Alaouite (or Alawite) - the name of the current Moroccan royal family, in power since the 17C and claiming direct descent from the prophet Mohammad through his daughter, Fatima. Read more here.
Almohad - Muslim Berbers who in the 12C defeated the Almoravids and conquered northern Africa and Andalusia (Al-Andalus), the then Moorish part of Spain. Read more here.
Almoravid - short-lived Muslim Berber rulers of Morocco and Andalusia. Their capital was Marrakesh, which they founded in 1062. The dynasty originated among the nomadic Berber tribes of the Sahara. Read more here.
Argan (oil) - an oil produced from the kernels of the argan tree, endemic to Morocco, valued for its nutritive, cosmetic and medicinal properties. Most of the oil today is produced by a Berber women’s cooperative. Read more here.
Bab - door or gate.
Borj - watchtower.
Babouches - slip-on shoes with pointed toes traditionally - and still - worn by Berber men and women. Local tradition dictates the colour worn: eg. yellow in Fez, red in Marrakech.
Berber - essentially a catch-all term for all the indigenous people of northern Africa west of the Nile River, embracing several different ethnic groups and cultures; language and history are the common factors. Two-thirds of Moroccans consider themselves Berber. Many Berbers refer to themselves as imazighen, which translates roughly to ‘free people’ or ‘free and noble men.’ Historically, Berbers from the Roman province of Mauretania [page 40>History>The Roman Era] were called Mauri or ‘Moors,’ and in the 16C Europeans referred to the southern Mediterranean shore as the Barbary Coast.
Bleu de Fez (or fakhari) - Fez’ signature blue-and-white pottery dates from the Almohad era. It take 8 years of apprenticeship to qualify as a master potter, able to mix his own colours and design and execute the traditional patterns. The famous Fez blue is made from cobalt oxyde that occurs naturally in the region’s rocks.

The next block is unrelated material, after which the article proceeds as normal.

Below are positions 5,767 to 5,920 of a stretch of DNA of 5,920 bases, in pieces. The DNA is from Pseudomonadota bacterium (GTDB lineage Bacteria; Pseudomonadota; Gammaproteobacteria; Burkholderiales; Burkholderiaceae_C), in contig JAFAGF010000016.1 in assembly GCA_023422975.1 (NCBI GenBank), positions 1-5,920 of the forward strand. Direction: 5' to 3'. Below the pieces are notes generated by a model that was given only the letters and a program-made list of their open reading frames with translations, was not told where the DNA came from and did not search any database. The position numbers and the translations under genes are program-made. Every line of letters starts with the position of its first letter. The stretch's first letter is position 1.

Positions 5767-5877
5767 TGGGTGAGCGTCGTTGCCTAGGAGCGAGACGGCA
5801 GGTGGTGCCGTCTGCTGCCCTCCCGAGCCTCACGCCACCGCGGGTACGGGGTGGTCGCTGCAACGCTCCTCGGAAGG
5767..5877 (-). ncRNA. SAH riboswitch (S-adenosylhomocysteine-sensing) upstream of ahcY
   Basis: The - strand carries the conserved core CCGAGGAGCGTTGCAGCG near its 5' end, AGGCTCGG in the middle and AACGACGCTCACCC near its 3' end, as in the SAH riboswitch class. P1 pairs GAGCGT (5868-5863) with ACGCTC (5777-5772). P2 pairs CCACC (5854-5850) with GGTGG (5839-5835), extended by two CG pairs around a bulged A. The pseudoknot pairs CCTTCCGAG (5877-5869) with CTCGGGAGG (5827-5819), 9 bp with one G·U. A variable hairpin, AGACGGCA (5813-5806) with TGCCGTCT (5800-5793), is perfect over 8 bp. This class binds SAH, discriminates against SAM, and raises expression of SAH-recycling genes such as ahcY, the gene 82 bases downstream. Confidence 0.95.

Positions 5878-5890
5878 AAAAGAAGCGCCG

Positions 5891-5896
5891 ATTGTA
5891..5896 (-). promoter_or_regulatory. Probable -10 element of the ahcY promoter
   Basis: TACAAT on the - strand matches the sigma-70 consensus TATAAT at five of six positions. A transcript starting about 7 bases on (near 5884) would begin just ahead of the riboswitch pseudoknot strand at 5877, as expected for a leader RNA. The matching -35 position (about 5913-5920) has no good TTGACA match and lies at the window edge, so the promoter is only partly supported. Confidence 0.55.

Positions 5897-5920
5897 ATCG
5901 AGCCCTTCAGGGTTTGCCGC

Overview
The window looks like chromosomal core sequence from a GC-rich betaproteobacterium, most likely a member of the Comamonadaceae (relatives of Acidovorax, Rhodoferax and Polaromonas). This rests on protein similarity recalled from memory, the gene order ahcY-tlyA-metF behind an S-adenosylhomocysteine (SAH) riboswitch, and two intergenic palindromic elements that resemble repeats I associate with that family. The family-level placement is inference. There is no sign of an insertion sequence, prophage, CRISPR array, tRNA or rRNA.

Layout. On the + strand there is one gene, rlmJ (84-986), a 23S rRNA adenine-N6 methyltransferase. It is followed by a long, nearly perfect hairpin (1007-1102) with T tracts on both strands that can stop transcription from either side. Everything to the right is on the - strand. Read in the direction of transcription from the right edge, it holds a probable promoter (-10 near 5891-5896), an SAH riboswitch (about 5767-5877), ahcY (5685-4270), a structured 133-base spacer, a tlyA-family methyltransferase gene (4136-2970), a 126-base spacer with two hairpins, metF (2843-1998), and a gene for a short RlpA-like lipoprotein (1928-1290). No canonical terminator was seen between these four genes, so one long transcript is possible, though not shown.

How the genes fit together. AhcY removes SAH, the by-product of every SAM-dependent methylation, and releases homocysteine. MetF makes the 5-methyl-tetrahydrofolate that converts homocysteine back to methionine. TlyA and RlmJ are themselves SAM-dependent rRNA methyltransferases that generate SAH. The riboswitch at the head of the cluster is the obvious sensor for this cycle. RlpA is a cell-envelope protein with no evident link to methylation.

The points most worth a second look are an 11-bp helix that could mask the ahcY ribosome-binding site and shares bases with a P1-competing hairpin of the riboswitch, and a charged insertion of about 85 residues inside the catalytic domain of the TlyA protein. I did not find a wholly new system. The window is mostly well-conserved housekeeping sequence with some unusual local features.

B’sara (or besara) - a thick soup of pureed broad beans with garlic, olive oil, cumin and hot peppers, traditionally eaten for breakfast.
Dar - a house with a central courtyard but no garden.
Derb - narrow street, alley.
Djellaba - a long, loose-fitting unisex outer robe with full sleeves and a pointed hood. The hood serves both to
protect the wearer from the elements and as an informal pocket for bread and other purchases.
Dwira - a small house (the diminutive of dar).
Fassi - people of Fez.
Fez hat - a conical hat made of stiff red felt with a flat top and a black tassel that was once widely worth throughout North Africa. Read more here.
Funduq (or fundouk) - usually inns for travellers, merchants and their animals but may also refer to warehouses and craft workshops. Both had courtyards where heavily laden caravans would arrive, unpack their goods and do most of their trading and selling. Sleeping quarters were provided upstairs for the travellers, downstairs for their beasts.
Green - the symbolic colour of Islam, a tradition which is thought to have come from the colour of the flags carried by Mohammed’s tribe. You’ll notice it in the decoration of mosques, the bindings of Korans and in the flags of most Muslim countries.
Hammam - a traditional communal bath with steam rooms. There are more than 100 of these around Fez. Some of them very old and beautiful with high, domed ceilings and tiled decorations but there are also modern versions with spa treatments. Men and women go in at separate times to steam, scrub and soak according to a fairly strictprotocol. In many the visit concludes with an exfoliating scrub by an attendant. Note that many hammams have different time slots for men and women, and the traditional ones generally do not supply towels or cleaning supplies. Check before you go.
Hendira - a flat cloak woven by Berber mothers for their daughters’ trousseaus. Some are so thick, with a shaggy pile inside, that they’re used as carpets.
Kasbah - the fortified residence of a local leader and shelter for all in the event of an attack, often on a hilltop